Fans of Willow Smith often describe her as being an old soul. Observing her work, there’s no doubt it seems far beyond her 20 years. Over her 11-year music career, she has moved fluidly through genres. Whether R&B or spiritual mantras, she brings something unique to the table each time, not least on this, her fourth album, Lately I Feel Everything, which finds her taking on indie rock and punk.
2021 has already seen a revival of pop punk with artists such as Meet Me @ the Altar, girl in red and even Olivia Rodrigo. It is exciting to see Willow among the artists taking the lead. The acronym for the album is ‘LIFE’, which is fitting for the famously philosophical musician. The album features a range of artists who add their unique sounds to the mix: Ayla Tesler-Mabe, Tierra Whack, Cherry Glazer and punk royalty Travis Barker and Avril Lavigne.
It’s clear Willow loves exploring the visual experiences of her albums. For LIFE that meant she streamed a virtual concert last week. The show opens with the energetic first single from the album, ‘t r a n s p a r e n t s o u l‘ ft. Travis Barker. The song is reminiscent of Travis’ own band, Blink-182, and is the perfect introduction to the record. As soon as I heard the adrenaline boosting drums and Willow’s confident lyrics “I don’t fucking know if it’s a lie or if it’s a fact … if you ever see me just keep runnin’ like The Flash” – I was eager to find out what would follow. At only 36 seconds long, next song ‘F**K You’ made me want to shout along. Each track thereafter changed pace, mood and sound, and it made for an unpredictable and immersive listening experience. Between performances, the audience sees snippets of Willow reflecting on her creative process. The album was born from the events of the pandemic, she has said, and the sounds and visuals are powerful representations of the experience.
“There is a medicine in releasing emotions that we often avoid and, at its core, this new album is all about expression”
When Willow started to explore punk, I’ll admit I was nervous. Her debut album with her band The Anxiety, was a good taster into Willow’s exploration into heavier genres. Still, I remained hesitant, mainly because her previous dreamy and spiritual albums resonated with me – I found them healing. But as Willow says in the concert, “More women and people of colour need to play rock and scream and growl, it’s very needed”. There is a medicine in releasing emotions that we often avoid and, at its core, this new album is all about expression. Compared to her previous work, LIFE is louder, more experimental and visceral – yet it will still leave listeners with a fulfilling sense of empowerment. On the day of its release, I had just endured a particularly challenging week: one that made me want to scream. I listened to the album on repeat and felt emboldened to channel my frustrations through the emotional experience this record provides.
Sandwiched between the bubbly ‘Gaslight’ and the soft and reflective ‘naïve’, ‘don’t SAVE ME’ provides the grungiest sound of the album – and also portrays an acute level of vulnerability. Willow sings “I don’t really think that I can do it all alone. But I tell them, don’t save me”. As she articulates in the concert, the song is all about, “knowing you’re going to fail, but not wanting a safety net”. As the daughter of two Hollywood celebrities, Will Smith and Jada Pinkett-Smith, we can only imagine the expectations society has placed on her from a young age, and whilst this also means she has a bigger safety net, perhaps this sparks even more desire to explore her potential. But even for those of us who don’t share her lived experiences, ‘don’t SAVE ME’ reminds us of the feeling of wanting to test our limitations – even when we don’t think we will succeed – and the strength that comes in doing so.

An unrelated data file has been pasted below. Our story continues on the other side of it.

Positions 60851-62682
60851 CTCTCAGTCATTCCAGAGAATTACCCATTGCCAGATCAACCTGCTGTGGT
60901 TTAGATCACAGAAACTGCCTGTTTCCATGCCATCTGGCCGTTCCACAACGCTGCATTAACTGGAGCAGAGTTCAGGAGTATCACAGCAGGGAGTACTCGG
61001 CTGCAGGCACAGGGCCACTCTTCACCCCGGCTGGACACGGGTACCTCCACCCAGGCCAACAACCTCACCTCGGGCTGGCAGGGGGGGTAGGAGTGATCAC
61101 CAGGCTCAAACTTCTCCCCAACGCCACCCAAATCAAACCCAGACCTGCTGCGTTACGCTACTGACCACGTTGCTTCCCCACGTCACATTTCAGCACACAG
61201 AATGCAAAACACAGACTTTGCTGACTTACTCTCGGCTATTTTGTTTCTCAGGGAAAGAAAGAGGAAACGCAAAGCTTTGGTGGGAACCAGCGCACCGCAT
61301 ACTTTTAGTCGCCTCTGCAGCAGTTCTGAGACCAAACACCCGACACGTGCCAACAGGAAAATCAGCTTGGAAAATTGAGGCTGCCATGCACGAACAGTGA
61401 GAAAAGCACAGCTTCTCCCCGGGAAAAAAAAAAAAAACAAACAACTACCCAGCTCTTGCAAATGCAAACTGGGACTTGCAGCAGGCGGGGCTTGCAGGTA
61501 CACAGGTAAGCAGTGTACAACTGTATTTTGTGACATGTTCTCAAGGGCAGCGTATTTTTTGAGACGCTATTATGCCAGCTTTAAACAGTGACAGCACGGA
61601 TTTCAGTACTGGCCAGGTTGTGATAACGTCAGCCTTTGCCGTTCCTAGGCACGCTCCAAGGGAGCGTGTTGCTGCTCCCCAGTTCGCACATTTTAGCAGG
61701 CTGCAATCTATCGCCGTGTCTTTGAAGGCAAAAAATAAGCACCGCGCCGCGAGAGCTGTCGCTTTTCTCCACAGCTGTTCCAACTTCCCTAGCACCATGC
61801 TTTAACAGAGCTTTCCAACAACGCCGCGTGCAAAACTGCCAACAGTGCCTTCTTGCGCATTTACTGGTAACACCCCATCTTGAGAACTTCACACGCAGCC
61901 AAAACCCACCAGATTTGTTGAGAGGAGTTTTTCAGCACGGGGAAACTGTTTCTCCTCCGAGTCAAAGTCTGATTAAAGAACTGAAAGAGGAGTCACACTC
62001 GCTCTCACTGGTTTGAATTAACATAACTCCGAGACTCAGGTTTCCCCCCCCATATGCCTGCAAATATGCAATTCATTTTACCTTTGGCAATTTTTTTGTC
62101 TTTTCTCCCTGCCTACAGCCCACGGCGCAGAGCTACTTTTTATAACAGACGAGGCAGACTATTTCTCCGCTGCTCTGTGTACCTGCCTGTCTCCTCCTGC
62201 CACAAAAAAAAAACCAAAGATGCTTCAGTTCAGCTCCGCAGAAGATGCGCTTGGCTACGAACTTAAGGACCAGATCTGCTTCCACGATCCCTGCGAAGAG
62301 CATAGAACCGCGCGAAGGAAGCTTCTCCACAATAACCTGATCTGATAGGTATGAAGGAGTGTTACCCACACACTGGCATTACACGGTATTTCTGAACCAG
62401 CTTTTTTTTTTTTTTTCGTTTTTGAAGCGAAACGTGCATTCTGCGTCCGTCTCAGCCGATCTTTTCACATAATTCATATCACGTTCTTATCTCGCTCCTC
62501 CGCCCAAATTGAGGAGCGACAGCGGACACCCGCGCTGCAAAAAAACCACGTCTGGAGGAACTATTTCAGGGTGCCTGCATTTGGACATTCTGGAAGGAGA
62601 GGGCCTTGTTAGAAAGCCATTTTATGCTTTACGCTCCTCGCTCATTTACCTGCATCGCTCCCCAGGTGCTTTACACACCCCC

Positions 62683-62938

“Seeing how her mother handled misogynoir as a metal artist, Willow said: ‘I always thought that music was meant for activism'”
Speaking of Willow’s parents, her exploration of rock was influenced by her mother’s metal band, Wicked Wisdom. In fact, she recently paid a beautiful tribute to Jada by performing a song with Wicked Wisdom as part of a mother’s day special for The Red Table Talk. In the show, Willow reflects on how touring with her mother as a kid shaped her perception of music. Even now, we can see how the world treats Black women in spaces that we are not used to seeing them. Seeing how her mother handled misogynoir as a metal artist, Willow said: “I always thought that music was meant for activism”. This sense of activism can be heard in the album’s fifth song, ‘naïve’, though it is softer with a sound that almost numbs the listener, the lyrics and the powerful vocals of the chorus reignite a sense of urgency. When Willow sings, “can you pick us up, we got shot by rubber bullets at a protest in the Bronx”, I realised why the Black community needs more punk and rock lyricists and musicians.
LIFE can be viewed as a farewell to adolescence. Fans have watched Willow Smith grow in the spotlight from a 10-year-old singing about whipping her hair to the now 20-year-old expressing authenticity throughout the emotional spectrum. It is natural to be cringed out by our past selves. But by the end of the concert, Willow shares how fun it is to perform the song that started it all, and how her perception of it has changed” “At the time I didn’t know it was an important thing, I was just expressing my joy.” She explains how she used to want to push herself away from that era, but now she has come to realise that the meanings of her songs have remained the same – it’s just the sound that has changed.